Posted July 19, 2012 by Mikael Angelo Francisco in Movies/TV

MOVIE REVIEW: The Dark Knight Rises

Note: This review is spoiler-free, unless you count screencaps and information from trailers as “spoilers”.
Warner Brothers Pictures
Philippine Release: July 19, 2012
Rated PG-13
164 minutes
Check out the official trailer here.

Perhaps my favorite thing about The Dark Knight Rises is that it’s an absolutely terrible Batman movie.

…JESUS! Okay, put the gun down, buddy, put the gun down, let me explain, please don’t hurt me…

It’s not so much a Batman film as it is an action-packed blockbuster that happens to star Christian Bale in a Batman suit. Picking up eight years after The Dark Knight‘s conclusion, The Dark Knight Rises wastes no time in establishing the effects of the previous film’s conclusion on Gotham City and on Bruce Wayne himself. The choices Bruce Wayne made in the span of time between TDK and TDKR have taken him to a very dark place, literally and figuratively, and the arrival of both Bane (Tom Hardy) and Selina Kyle (Anne Hathaway) poses a challenge that threatens to shake the very core of the city itself.

Hell, the movie doesn’t even really revolve around the titular hero.

Michael Caine, Gary Oldman, and Morgan Freeman return to reprise their roles as Alfred Pennyworth, Commissioner Jim Gordon, and Lucius Fox respectively. All three deliver strong, solid acting, especially Caine. Additionally, there’s a very good reason why John Blake (Joseph Gordon-Levitt) features heavily in the trailers and promotional materials for the film. It is easy to root for Gordon-Levitt’s character, and the actor proves that he has come a long way from his 3rd Rock From the Sun days.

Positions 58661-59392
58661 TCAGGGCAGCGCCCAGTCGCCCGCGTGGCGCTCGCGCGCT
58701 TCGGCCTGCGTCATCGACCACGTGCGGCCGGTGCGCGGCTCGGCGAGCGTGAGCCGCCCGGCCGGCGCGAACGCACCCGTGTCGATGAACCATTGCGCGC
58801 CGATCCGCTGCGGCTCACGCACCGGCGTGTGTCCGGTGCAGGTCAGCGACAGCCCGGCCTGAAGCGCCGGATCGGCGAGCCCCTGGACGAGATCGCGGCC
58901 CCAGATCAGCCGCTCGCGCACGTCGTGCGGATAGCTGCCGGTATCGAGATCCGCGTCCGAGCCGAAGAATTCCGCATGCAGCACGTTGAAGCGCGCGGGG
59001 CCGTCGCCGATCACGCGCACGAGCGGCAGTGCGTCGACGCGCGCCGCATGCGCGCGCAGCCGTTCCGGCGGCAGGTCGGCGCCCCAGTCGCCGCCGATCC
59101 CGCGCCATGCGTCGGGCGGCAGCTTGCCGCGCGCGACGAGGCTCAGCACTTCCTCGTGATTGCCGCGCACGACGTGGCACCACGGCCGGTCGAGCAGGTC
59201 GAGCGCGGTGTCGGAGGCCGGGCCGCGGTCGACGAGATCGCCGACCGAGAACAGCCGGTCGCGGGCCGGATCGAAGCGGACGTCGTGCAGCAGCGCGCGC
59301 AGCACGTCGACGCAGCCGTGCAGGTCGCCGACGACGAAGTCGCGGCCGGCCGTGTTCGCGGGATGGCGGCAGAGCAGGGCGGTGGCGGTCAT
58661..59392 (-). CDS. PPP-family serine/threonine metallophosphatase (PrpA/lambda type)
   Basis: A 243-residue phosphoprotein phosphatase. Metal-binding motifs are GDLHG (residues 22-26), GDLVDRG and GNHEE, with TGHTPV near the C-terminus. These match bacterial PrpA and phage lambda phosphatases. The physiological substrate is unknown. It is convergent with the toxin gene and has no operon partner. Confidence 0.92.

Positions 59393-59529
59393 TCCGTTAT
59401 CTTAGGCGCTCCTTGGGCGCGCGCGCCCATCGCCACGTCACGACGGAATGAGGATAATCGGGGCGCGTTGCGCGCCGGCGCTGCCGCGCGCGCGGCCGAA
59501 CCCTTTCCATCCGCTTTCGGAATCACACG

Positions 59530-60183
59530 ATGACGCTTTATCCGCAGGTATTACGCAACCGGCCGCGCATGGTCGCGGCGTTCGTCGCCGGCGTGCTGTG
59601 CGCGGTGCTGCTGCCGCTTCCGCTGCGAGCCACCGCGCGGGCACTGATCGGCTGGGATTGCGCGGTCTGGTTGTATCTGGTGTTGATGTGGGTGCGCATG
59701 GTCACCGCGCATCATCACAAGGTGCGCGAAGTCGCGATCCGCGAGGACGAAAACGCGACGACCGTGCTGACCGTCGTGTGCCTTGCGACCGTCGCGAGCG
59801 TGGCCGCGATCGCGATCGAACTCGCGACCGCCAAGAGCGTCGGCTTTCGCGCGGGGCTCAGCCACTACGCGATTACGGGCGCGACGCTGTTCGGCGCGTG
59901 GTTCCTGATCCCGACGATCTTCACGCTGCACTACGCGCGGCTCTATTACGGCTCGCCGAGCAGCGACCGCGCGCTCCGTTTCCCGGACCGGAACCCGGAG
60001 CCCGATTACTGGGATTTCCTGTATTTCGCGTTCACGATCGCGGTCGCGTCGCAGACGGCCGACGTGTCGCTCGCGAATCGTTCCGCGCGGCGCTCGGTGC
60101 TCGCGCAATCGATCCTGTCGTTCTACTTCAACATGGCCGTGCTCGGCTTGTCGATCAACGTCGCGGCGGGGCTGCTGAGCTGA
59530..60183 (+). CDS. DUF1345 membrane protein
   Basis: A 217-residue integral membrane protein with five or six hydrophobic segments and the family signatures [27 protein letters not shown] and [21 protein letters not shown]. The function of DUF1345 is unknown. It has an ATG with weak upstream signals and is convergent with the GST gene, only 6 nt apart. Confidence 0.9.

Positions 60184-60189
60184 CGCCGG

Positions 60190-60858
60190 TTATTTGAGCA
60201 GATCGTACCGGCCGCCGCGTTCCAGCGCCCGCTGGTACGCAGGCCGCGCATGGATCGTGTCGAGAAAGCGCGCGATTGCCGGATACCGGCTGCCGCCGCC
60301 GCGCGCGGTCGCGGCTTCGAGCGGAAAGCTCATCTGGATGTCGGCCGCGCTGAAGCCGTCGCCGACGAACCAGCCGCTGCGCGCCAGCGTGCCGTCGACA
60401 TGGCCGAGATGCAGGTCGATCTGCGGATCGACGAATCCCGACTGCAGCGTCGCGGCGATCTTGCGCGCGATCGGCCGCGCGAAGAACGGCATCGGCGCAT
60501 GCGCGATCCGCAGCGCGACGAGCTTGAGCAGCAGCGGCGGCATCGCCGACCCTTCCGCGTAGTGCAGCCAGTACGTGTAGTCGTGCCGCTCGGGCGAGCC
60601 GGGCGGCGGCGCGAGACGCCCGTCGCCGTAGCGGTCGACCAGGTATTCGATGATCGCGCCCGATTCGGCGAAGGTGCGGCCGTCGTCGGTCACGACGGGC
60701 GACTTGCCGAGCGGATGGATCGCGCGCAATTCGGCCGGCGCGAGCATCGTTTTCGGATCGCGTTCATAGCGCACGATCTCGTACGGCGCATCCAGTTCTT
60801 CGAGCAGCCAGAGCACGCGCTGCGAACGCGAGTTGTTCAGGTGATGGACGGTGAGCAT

Anne Hathaway’s performance as Selina Kyle is satisfactory, and may perhaps be the best portrayal of the character on the big screen. Now, for people who were worried about the way Bane was portrayed in this movie, fear not. He is as fearsome, unpredictable and legitimately villainous as the late Heath Ledger’s take on the Joker in TDK. They even found a way to work around the limitations presented by Tom Hardy’s mask: the audio was re-dubbed, and now Bane sounds like a terrifying, otherworldly monster. Combine that with Hardy’s calm, half-singsong, half-threatening voice, and we have ourselves a villain who only needs to speak to make us fear for our hero’s safety.

Despite him looking like this.

This time around, Batman has a cool new toy to add to his arsenal: the Bat, which is what you’d get if you put wings on a tank, painted it black, and laced it with a combination of Chuck Norris’s DNA and Arnold Schwarzenegger’s ridiculous accent. It understandably gets used a LOT in the film, and plays a crucial role in several key scenes. Also seeing much love in TDKR is the fan-favorite Batpod (which I am rather fond of, myself). As depicted in the trailers, both Batman and Selina get a shot at riding the formidable gun-on-wheels, and seeing it in action is just as much of a treat as it was in TDK.